Me and my physio

It seems like a long time ago that I frantically asked my teacher for physio recommendations. Now I feel as though I practically have A on speed-dial! She’s been great in helping me heal the damage to my hamstring tendons and very patient with me, despite the fact that she more often deals with proper athletes with more serious concerns, not newbie wannabe yoginis. We saw each other last just before I left the UK for a month, a check in on my progress and to plan my programme for the next few weeks.

Physios slightly scare me. Of course like any medical practitioner they tend to have a very functional approach to my body, analysing its performance like a bit of machinery. My personality and my emotions are rarely taken into account. I find this ‘skin and bones’ approach almost overwhelmingly humbling, as it really brings home the message of human vulnerability and ultimate mortality.

But of course relationships develop with time, and even doctor-types are real people underneath their professional facade. And I think A saw me in a new light at our last meeting. Early on I had still toyed with asana practice, being unable to believe I’d really done much damage to myself and not reading my body’s signals very well. Plus being pretty clueless anatomically about what postures engaged the hamstrings and what didn’t… So I think she had me pegged as just another yoga fanatic who wouldn’t listen to good advice.

A few consultations further on, with me following her exercise regime strictly and avoiding asana practice entirely and I could see her mental cogs spinning to a different rhythm. “Really, you’ve done no yoga at all since we last met? But you love yoga!” She looked incredulous when I pointed out that yoga was also a discipline, and if the way to go was omitting asana practice, then yoga had itself set me up to abide with that, blah, blah. A does a good line in incredulous looks.

I was treated to another when I revealed that for me asana practice was a daily thing (not just ‘a couple of gym classes a week’ in her expression). So inevitably then I also got one when I asked about sitting cross-legged for daily meditation! And another — most amusingly — when we looked through a yoga picture book together so I could understand more about what I could/couldn’t do. She came across corpse pose. “Isn’t that just lying down? That’s not yoga!” She laughed out loud. I don’t know what I found funnier — her reaction to the physical form of savasana, or her bemused expression when I tried to explain…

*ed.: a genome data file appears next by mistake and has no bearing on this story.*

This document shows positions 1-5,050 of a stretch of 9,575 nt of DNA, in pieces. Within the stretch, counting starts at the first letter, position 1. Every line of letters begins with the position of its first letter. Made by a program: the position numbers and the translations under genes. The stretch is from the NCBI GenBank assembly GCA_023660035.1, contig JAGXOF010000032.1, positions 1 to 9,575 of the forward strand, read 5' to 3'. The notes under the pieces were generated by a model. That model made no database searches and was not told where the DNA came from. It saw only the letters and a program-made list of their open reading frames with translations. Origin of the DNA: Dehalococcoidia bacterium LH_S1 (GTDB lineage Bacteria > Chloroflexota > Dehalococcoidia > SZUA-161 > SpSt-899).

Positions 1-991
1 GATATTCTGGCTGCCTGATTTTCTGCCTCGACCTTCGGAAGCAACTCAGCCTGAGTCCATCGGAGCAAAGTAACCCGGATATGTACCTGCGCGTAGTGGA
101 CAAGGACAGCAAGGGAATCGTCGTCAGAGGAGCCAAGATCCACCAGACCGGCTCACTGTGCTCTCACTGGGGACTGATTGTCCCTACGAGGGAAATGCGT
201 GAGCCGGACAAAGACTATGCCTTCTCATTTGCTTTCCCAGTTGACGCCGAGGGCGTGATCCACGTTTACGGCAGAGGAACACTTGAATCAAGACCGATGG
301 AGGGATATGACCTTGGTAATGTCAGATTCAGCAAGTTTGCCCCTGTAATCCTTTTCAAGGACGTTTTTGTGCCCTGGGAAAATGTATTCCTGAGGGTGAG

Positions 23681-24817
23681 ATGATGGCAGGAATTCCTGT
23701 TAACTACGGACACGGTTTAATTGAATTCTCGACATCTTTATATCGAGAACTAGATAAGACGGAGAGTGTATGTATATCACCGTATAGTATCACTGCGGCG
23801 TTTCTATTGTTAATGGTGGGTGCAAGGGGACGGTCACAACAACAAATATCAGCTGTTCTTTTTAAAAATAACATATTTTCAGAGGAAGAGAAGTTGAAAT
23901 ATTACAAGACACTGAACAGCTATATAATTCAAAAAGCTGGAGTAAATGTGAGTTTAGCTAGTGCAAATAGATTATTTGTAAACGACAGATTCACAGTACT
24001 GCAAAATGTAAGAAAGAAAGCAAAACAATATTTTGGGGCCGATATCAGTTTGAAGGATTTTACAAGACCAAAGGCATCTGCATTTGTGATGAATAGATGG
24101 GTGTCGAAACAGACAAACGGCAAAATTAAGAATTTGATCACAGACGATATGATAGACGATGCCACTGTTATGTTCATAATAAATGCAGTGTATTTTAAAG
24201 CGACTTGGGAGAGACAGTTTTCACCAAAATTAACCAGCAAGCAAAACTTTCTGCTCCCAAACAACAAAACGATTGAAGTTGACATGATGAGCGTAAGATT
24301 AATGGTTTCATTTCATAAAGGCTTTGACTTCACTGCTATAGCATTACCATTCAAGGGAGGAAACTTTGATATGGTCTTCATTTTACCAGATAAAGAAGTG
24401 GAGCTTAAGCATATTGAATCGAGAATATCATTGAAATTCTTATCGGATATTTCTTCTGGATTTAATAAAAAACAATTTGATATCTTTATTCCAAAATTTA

Anyway our latest interaction has been an online consultation. Less amusing all round.

A bit scary in fact.

Now A’s given me the go-ahead to begin to introduce forward folds and downward facing dog into my practice. This is what I’ve been inching towards and craving for the last few months. Now it seems more daunting for all the anticipation and emotional weight I’ve heaped on it in the interim.

I hope my yoga has also set me up for this challenge.

3 thoughts on “Me and my physio

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  1. Haha I totally know what you mean, explaining the intricacies of yoga to non-practicioners can be surprisingly tricky! I heard myself trying to explain to a colleague that it doesn’t matter really what the pose looks like, it is more about doing the pose in the best way that you personally can in that moment, and he looked at me like I was crazy haha 🙂


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